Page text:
Student Filmmakers Produce Obama Mini-Documentaries
(Top row) Justin Robinson, Maria Osler, Markita Andrews, Oldine Monestime, Lauren Jaelyn Collins and Jermaine Fletcher
(Bottom row) Elyse Madison and A’sia Horne-Smith
TALLAHASSEE, Fla. – As America’s youth signed up in record numbers to volunteer for the Obama presidential campaign, their interest in now president-elect Barack Obama overflowed into many other dimensions of their lives as well - including their academic studies. For four senior broadcast students at Florida A&M University (FAMU) it meant writing and producing five-minute mini-documentaries on any perspective of the presidential campaign. On Friday, December 5, the students will have an opportunity to share their “homework” with an audience at the 4th Biennial Student Documentary Night scheduled for 7 p.m. in the School of Journalism and Graphic Communication Lecture Hall. The program, appropriately themed ‘The Way Eye See It’, will take on a slightly different twist by including the Barack Obama mini-docs.
The Obama mini-documentaries are five minutes each in length and will be shown intermittently with four lengthier student film projects on Student Documentary Night. The film projects cover a wide range of topics and student producers will be on hand to answer questions and discuss their projects in detail. In addition to the traditional 7 p.m. showing of the documentaries, another new addition to the event will be Friday, December 5, from 11:30 a.m. to 1 p.m. in the Lecture Hall.
“I’ve seen a lot of presidential elections and I always engage the broadcast students in the process in a variety of ways,” said Professor Kenneth Jones, coordinator of the broadcast sequence in the FAMU Division of Journalism who also teaches the specialized reporting class where students are required to produce documentaries. “This year, the elections seemed to take on an interesting energy for all Americans at such a personal level - historically, emotionally and politically. I wanted the students to capture some of the deeply-rooted feelings from Americans of all walks of life.”
Jones explained that the mini-documentaries showcase post-election thoughts about Barack Obama’s quest to be president of the most powerful nation in the world. The subject matter includes people, institutions and other sources that were both supportive and opposed to an African American seeking the presidency. Documentary themes explore race, gender, class, age and more.
“We’ve been watching and tracking the presidential campaigns for two years,” said Dorothy Bland, director of the Division of Journalism at Florida A&M University. “I challenged the entire faculty in the division to find ways to incorporate elements of the campaign into their curriculum for the fall 2008 semester.”
According to Bland, faculty elected to involve students in survey research, others allowed students to gather data through telephone polls, while others used the existing student-run media in the School as a vehicle for sharing their opinions and observations with a larger audience.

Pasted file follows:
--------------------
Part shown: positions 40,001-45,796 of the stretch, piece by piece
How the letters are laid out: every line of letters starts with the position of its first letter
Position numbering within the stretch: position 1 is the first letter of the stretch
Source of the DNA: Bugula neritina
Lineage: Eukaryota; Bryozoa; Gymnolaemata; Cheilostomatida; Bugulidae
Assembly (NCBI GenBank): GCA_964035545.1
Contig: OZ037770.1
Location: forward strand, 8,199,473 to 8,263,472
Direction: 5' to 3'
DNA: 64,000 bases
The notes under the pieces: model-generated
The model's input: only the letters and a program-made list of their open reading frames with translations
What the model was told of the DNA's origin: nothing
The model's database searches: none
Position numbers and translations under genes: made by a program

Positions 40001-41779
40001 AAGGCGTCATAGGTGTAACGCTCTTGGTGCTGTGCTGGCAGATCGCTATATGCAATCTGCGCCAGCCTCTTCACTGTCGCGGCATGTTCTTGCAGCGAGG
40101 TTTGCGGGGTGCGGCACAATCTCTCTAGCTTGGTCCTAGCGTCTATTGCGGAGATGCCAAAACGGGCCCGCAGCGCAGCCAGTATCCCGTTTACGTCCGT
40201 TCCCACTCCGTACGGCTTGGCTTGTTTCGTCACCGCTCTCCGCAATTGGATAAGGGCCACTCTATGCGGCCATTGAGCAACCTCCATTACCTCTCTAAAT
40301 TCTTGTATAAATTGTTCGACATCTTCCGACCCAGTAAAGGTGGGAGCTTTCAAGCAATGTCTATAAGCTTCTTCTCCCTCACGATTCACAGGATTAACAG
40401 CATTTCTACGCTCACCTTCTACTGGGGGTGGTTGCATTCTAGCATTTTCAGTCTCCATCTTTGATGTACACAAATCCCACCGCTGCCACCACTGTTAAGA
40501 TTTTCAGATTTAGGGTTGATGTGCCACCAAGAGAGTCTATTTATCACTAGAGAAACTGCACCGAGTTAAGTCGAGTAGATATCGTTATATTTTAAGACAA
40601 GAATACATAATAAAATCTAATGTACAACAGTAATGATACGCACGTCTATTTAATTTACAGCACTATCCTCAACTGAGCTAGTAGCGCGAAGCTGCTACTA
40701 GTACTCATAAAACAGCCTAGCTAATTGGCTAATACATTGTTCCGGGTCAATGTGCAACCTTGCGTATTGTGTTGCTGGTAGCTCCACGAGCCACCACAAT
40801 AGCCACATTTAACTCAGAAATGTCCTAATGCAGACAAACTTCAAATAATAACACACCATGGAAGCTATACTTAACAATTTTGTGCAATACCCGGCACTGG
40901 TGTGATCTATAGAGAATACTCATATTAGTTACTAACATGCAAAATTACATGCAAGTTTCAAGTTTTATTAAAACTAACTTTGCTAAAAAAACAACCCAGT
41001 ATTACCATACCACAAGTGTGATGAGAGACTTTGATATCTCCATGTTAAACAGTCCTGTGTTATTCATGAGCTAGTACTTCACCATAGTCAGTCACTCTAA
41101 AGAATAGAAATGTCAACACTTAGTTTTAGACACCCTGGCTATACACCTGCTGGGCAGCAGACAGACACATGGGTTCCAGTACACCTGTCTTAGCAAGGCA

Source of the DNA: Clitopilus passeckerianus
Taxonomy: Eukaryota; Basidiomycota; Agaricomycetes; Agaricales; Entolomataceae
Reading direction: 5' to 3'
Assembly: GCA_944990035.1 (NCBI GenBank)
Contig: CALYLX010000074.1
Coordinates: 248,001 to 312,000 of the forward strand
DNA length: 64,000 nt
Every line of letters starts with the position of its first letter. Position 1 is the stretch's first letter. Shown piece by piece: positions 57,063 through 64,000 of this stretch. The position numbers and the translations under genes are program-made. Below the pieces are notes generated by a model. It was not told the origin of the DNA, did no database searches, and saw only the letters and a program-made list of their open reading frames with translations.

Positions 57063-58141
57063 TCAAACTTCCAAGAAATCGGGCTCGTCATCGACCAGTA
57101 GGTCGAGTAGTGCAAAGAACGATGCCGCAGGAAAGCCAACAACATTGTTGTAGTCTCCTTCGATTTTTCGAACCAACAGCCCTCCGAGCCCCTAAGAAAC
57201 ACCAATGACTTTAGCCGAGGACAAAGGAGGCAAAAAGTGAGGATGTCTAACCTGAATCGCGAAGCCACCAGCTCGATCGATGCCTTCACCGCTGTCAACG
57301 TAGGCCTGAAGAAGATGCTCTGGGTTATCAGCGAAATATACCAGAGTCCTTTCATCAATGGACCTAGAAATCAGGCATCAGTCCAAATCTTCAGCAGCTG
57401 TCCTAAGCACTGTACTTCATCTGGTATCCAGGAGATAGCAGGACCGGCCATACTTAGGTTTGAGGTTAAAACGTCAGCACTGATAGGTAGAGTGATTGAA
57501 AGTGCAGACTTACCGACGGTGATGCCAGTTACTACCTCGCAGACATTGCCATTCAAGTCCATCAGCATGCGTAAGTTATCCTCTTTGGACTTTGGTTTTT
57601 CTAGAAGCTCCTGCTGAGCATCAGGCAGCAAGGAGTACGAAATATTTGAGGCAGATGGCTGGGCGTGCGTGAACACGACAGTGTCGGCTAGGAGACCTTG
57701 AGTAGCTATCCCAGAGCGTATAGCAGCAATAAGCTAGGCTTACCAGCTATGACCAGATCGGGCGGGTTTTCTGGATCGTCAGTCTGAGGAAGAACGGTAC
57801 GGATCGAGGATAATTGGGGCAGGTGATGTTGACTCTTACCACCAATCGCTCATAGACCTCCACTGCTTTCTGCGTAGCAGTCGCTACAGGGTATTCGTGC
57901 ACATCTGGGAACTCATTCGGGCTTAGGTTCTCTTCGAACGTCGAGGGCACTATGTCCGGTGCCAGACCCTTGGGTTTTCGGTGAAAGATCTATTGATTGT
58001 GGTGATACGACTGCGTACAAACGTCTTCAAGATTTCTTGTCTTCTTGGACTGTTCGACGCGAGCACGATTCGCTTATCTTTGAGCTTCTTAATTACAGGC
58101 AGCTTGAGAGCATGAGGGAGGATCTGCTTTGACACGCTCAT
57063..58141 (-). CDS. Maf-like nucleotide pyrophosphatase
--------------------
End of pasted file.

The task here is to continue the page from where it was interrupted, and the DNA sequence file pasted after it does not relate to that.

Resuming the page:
“When we put this event on in the spring it was standing room only,” said Apryl McNealy, a third-year public relations student from Chattahoochie, Fla.
Student groups from select high schools in Leon County have been invited to spend the day with the journalism students at FAMU on Friday, December 5. The student filmmakers will present a panel discussion about how they produced their documentaries.
“This thing just keeps getting bigger and bigger,” said Professor Gina Kinchlow. Kinchlow is faculty adviser to the PRodigy PR Firm, the campus-based, student-run company that has promoted and executed the Student Documentary Night for the past two semesters. “This is our [PRodigy’s] third time handling the marketing and promotions for ‘Doc Night’ and every semester the PR students look for ways to take the event to a whole new level.”
The 15-minute documentaries selected for viewing this semester are:
“Iraq: Unforeseen Impacts”
Producers Elyse Madison & Justin W. Robinson
This documentary explores the Iraq War from a post-combat perspective by looking at the impact the war has on soldiers and their families with the soldier’s return to civilian life.
Producers: Lauren Jaelyn Collins and Jermaine Fletcher
This documentary focuses on the power of speech through politics, poetry, social, and historical views. How powerful is speech? The film will break down the elements of speech through political and historical influences.
“The Middle Ground”
Producers: A’sia Horne-Smith and Oldine Monestime
The film illustrates how immigrants adjust to American culture and reveals how certain native cultural elements become compromised in the process. It will provide glimpses into the struggles and triumphs encountered through the Americanization process.
“In Their Eyes”
Producers: Maria Osler and Markita Andrews
This documentary highlights a day in the life of a blind person and attempts to show the viewer a new perspective on the life of those without sight. While many people may think that blind people are extremely limited, this documentary exposes the myriad of things that the typical blind person can do.
For more information about the student filmmakers or to speak with a student filmmaker, contact Professor Kenneth Jones at (850) 561-2779 or Professor Gina Kinchlow at (850) 412-5389.
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